The purpose of the chip is primarily the GPU - it's got a very powerful

        • *Click the link to the website in the summary
          *Click FAQ
          *Read:
          What is XBian?
          XBian is a fined tuned and optimized OS for the raspberry pi based on raspbian. It is focused on the popular XBMC software. So the perfect OS for your raspberry pi media center setup!

    • by Larryish (1215510)

      Says the author "It always compiled with the GPL. gcc FTW!"

  • Youngins. (Score:5, Funny)

    by girlintraining (1395911) on Sunday September 23, 2012 @01:49AM (#41426195)

    Koenkk makes the case that his project has always complied with the GPL.

    Many moons ago, when the internet was young and fresh, and wild UNIX admins roamed freely, there was a thing called Usenet, and on this thing called Usenet, was a relatively new problem called Spam. And much of this Spam came from a particular ISP. And as Usenet back in those days was a community-run entity, there was much discussion about how to resolve this problem. E-mails sent to the ISP were met with silence, or with "not our problem." And the Spam continued. One day, after there had been a much-heated debate, a vote was held, and it was declared the ISP (AT&T), would be given the ultimate punishment: The Usenet death sentence.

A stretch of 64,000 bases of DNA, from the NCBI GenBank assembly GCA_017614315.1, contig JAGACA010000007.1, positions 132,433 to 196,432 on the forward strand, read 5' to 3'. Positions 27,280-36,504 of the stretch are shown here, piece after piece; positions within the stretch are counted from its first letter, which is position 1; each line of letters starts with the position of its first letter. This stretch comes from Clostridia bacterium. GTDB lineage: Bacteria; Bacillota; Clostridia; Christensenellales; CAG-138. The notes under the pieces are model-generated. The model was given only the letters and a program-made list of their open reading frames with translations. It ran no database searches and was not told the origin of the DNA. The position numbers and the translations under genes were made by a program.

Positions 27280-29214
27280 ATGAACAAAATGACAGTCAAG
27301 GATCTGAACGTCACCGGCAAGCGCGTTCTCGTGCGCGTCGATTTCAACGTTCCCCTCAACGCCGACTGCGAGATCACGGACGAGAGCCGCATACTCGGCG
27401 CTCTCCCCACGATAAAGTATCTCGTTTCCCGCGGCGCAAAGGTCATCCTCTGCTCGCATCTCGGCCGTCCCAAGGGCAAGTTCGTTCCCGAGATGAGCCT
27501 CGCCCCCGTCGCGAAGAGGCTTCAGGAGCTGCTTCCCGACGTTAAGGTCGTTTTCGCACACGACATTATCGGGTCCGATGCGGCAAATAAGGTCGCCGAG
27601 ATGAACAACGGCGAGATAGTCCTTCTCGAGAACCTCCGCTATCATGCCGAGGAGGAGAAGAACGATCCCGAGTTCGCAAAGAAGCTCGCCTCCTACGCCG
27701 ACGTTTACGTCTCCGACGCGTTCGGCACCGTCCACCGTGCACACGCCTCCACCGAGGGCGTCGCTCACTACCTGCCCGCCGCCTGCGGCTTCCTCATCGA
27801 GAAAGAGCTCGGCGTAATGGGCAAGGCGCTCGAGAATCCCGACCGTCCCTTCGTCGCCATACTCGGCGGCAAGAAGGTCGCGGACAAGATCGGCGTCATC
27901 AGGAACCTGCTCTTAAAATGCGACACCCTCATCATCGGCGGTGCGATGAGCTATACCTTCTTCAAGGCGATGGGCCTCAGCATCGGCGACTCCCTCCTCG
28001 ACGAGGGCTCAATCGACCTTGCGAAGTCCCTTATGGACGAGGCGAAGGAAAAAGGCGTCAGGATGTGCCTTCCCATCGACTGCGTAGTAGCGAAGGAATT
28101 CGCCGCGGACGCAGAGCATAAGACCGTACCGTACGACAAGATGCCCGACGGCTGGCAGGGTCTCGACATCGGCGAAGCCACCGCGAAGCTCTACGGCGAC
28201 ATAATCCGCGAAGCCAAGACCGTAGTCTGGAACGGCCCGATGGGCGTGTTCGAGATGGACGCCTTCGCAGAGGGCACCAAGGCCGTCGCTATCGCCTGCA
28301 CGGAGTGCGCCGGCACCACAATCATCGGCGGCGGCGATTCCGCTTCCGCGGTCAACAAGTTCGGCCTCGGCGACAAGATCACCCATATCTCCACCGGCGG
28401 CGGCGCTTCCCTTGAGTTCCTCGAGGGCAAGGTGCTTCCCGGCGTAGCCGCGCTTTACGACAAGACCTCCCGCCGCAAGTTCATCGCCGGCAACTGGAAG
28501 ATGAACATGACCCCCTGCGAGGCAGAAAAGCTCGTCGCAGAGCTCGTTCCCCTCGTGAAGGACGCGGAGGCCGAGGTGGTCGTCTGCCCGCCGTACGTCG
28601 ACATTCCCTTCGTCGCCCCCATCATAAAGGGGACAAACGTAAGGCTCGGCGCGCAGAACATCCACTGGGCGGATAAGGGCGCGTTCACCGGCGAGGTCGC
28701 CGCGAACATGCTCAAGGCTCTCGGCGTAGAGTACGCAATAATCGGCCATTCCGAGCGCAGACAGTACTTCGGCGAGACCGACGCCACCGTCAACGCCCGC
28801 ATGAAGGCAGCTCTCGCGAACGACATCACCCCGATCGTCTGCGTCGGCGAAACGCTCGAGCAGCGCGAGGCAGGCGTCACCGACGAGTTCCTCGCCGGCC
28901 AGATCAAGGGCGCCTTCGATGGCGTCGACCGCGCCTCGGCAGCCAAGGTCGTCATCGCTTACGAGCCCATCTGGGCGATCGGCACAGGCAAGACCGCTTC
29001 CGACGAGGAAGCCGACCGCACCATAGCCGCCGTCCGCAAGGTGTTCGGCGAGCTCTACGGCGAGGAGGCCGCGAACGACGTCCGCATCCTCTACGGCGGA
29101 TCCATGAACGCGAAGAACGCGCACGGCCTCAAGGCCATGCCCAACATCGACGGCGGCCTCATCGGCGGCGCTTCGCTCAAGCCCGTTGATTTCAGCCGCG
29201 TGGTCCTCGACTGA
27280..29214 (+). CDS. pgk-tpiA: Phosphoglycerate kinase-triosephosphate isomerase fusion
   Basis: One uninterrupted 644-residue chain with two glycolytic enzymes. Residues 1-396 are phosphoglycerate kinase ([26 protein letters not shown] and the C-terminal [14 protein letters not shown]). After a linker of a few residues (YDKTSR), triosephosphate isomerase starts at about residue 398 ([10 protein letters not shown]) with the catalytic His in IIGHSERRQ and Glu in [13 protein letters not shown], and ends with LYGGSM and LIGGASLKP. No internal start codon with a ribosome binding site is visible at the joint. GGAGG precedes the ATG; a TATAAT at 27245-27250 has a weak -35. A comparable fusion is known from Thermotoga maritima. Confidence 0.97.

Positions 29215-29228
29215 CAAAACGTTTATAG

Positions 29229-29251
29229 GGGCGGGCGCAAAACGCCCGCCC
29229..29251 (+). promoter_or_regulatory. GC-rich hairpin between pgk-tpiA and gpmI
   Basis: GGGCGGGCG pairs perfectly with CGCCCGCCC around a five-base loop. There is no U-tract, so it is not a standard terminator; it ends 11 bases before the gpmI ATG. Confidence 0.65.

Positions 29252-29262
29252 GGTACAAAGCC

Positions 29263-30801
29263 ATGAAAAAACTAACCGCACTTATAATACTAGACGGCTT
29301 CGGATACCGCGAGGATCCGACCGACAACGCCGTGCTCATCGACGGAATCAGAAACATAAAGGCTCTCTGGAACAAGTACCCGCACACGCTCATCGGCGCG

It was rarely carried out, and even the elders recall only a handful of times when an ISP had earned its place amongst the killfiles of the wild UNIX admins of old. And so the call went out: At midnight, the killfiles would be updated, and AT&T would be purged henceforth from the world of Usenet. And word of this spread, and yet the giant still slumbered, refusing to do anything. And it was seen that the death sentence was good, and so all waited for it to come to pass.

    Suddenly, in the final minutes of the final hour, an e-mail appeared from the beligerant ISP! It read, simply, "We do not have a problem, and we are working as quickly as possible to fix it." And thus was it seen for the first time on the internet how corporations deal with these sorts of problems. And ever since, whensoever a cry went up in an internet community that called for the end of access for a corporation, thus has been the response... by tradition, only uttered in the final minutes, of the final hour.

    • Re: (Score:2, Funny)

      by Genda (560240)